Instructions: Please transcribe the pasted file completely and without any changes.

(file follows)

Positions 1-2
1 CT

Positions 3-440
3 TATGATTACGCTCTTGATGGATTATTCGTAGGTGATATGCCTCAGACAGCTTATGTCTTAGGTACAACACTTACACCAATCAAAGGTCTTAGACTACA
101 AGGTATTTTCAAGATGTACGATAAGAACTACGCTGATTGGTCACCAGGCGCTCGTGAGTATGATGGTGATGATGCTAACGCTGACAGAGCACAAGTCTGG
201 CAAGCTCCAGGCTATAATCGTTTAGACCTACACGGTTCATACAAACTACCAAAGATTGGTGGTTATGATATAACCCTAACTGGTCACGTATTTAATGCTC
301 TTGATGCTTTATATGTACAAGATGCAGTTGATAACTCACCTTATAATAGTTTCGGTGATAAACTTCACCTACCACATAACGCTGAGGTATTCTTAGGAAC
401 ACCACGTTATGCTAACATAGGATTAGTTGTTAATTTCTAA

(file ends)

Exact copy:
Positions 1-2
1 CT

Positions 3-440
3 TATGATTACGCTCTTGATGGATTATTCGTAGGTGATATGCCTCAGACAGCTTATGTCTTAGGTACAACACTTACACCAATCAAAGGTCTTAGACTACA
101 AGGTATTTTCAAGATGTACGATAAGAACTACGCTGATTGGTCACCAGGCGCTCGTGAGTATGATGGTGATGATGCTAACGCTGACAGAGCACAAGTCTGG
201 CAAGCTCCAGGCTATAATCGTTTAGACCTACACGGTTCATACAAACTACCAAAGATTGGTGGTTATGATATAACCCTAACTGGTCACGTATTTAATGCTC
301 TTGATGCTTTATATGTACAAGATGCAGTTGATAACTCACCTTATAATAGTTTCGGTGATAAACTTCACCTACCACATAACGCTGAGGTATTCTTAGGAAC
401 ACCACGTTATGCTAACATAGGATTAGTTGTTAATTTCTAA